English Bulldog – Priceless Dog
A Bulldog, also known as British Bulldog or English Bulldog, is a breed of dog which traces its ancestry to the British Isles. It should not be confused with other varieties such as the American Bulldog or the French Bulldog, which have a similar appearance.
The bulldog is a breed with characteristically thick shoulders and a matching head. There are generally thick folds of skin on a bulldog’s brow, followed by round, black, wide-set eyes, a short muzzle with characteristic folds called “rope” above the nose, with hanging skin under the neck, drooping lips, and pointed teeth. The coat is short, flat and sleek, with colors of red, fawn, white, brindle (mixed colors, often in waves or irregular stripes), and piebalds of these.
Despite their famous “sourpuss” expression, bulldogs are generally docile although can prove to be very fast movers over a short distance. They are friendly and gregarious but occasionally willful. The phrase “stubborn as a bulldog” is loosely rooted in fact. They rank 77th out of 79 in Stanley Coren’s The Intelligence of Dogs, being of lowest degree working/obedience intelligence.Breeders have worked to breed aggression out of the breed, and as such the dog is known to be of generally good temperament. Bulldogs can be so attached to home and family that they will not venture out of the yard without a human companion. Due to their friendly nature bulldogs are known for getting along well with children, other dogs and pets.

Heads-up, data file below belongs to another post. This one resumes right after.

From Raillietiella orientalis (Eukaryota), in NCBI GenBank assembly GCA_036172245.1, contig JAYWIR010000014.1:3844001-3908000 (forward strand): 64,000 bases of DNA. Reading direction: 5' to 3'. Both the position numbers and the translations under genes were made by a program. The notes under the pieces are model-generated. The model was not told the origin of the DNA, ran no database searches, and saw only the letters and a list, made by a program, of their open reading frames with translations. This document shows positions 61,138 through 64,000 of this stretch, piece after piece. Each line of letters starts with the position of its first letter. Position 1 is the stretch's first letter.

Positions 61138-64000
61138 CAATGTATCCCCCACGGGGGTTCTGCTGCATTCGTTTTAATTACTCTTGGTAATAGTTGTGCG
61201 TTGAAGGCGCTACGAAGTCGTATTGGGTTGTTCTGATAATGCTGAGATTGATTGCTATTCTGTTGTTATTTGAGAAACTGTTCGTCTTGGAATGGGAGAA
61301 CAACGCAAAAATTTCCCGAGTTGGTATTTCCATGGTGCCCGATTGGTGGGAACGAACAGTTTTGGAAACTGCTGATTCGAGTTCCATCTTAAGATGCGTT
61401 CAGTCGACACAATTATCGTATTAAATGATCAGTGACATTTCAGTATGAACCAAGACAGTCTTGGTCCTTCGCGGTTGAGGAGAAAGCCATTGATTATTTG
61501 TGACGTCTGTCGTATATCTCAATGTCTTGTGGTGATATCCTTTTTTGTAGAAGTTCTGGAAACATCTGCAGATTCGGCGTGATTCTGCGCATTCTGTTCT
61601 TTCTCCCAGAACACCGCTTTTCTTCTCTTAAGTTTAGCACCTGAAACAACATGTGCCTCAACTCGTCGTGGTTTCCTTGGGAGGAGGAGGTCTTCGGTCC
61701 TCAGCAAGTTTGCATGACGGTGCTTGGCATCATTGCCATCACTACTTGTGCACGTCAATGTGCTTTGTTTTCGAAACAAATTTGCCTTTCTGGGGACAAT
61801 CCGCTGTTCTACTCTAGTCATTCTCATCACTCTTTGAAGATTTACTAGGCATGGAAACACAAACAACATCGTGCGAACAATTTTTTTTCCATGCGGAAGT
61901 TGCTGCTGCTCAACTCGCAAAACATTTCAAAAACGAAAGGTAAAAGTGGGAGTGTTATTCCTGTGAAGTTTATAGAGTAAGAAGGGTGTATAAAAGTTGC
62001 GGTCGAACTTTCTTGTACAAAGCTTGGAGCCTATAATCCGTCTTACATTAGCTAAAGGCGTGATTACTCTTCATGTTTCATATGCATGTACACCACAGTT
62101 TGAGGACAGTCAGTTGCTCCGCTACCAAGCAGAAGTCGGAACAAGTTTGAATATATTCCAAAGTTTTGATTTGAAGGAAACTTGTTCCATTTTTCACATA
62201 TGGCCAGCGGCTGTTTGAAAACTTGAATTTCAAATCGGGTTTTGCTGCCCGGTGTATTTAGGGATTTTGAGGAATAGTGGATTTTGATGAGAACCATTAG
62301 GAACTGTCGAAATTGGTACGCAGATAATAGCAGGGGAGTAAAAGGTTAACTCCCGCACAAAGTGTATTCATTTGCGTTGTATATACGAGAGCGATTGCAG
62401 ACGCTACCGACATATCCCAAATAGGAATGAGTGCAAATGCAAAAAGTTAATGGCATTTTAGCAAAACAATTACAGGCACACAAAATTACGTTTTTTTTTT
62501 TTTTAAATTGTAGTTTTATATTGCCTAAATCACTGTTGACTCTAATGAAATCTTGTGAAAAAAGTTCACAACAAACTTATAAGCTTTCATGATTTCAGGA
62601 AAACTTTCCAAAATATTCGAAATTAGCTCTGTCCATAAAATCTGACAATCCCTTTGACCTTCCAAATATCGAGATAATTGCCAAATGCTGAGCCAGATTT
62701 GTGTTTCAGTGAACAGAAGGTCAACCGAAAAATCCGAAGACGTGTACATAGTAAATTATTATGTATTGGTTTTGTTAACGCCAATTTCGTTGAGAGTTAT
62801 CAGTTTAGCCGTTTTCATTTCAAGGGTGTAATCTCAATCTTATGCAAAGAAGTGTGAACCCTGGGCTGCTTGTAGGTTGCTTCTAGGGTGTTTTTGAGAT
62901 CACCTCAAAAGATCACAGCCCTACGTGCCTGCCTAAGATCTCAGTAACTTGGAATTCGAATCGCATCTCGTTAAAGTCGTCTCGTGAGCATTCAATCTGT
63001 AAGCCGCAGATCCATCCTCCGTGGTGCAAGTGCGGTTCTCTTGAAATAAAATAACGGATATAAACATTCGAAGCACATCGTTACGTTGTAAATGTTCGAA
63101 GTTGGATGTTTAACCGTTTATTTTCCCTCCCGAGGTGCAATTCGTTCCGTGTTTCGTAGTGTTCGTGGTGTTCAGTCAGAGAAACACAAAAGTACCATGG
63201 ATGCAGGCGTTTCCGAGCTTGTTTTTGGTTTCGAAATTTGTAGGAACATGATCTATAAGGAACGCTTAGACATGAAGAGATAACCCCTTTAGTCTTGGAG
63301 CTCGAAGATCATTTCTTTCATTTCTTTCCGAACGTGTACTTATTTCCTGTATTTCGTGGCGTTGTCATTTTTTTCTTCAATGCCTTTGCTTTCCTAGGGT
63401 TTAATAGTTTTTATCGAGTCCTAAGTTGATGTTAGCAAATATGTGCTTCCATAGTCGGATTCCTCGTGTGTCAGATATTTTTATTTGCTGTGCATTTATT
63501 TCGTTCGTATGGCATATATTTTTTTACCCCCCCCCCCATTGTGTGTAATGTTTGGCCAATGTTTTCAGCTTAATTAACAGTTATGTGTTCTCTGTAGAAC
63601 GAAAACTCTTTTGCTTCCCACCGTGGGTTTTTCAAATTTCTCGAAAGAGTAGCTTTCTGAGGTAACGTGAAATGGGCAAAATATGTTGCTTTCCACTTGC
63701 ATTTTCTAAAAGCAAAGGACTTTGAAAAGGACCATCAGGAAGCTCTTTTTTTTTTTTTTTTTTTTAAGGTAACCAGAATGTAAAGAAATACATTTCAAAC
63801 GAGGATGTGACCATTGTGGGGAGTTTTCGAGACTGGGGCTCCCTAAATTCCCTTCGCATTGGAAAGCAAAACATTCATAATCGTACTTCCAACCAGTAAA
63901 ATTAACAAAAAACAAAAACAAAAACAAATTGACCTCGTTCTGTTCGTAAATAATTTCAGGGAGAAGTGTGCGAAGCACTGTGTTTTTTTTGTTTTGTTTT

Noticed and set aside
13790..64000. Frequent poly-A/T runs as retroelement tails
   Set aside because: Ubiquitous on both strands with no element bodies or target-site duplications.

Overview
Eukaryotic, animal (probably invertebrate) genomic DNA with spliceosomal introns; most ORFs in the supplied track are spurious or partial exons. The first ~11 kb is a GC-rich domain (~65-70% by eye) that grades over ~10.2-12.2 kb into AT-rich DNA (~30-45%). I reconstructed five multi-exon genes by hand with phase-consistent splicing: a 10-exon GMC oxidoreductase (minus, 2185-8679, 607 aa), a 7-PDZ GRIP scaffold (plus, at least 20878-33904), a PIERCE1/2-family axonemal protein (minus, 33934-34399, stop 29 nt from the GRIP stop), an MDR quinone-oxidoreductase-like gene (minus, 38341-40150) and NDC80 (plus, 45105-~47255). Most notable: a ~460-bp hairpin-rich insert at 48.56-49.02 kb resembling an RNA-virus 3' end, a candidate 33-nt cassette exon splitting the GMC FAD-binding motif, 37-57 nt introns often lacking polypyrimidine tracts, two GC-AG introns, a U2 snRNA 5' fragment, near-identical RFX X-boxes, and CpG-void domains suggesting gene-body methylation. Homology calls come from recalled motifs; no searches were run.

The term “bulldog” was first used around 1568 and might have been applied to other various ancestors of modern bulldog breeds before adorning the breed we recognize today. The Bulldog was believed to come from its ancestors, the Molossian dog, from Phonetician traders. The Bulldog had its origin in the British Isles. The name “bull” was applied because of the dog’s use in the sport of bull baiting. The original Bulldog had to be very ferocious and so savage and courageous as to be almost insensitive to pain. In 1835 dog fighting as a sport became illegal in England. Therefore, the English Bulldog had outlived his usefulness and his days were numbered. However, there were dog lovers who felt deep disappointment at the passing of the breed, and they set themselves the task of preserving it. They proceeded to eliminate the undesirable fierce characteristics and to preserve and accentuate the finer qualities. Within a few generations, the English Bulldog became one of the finest physical specimens, minus its original viciousness.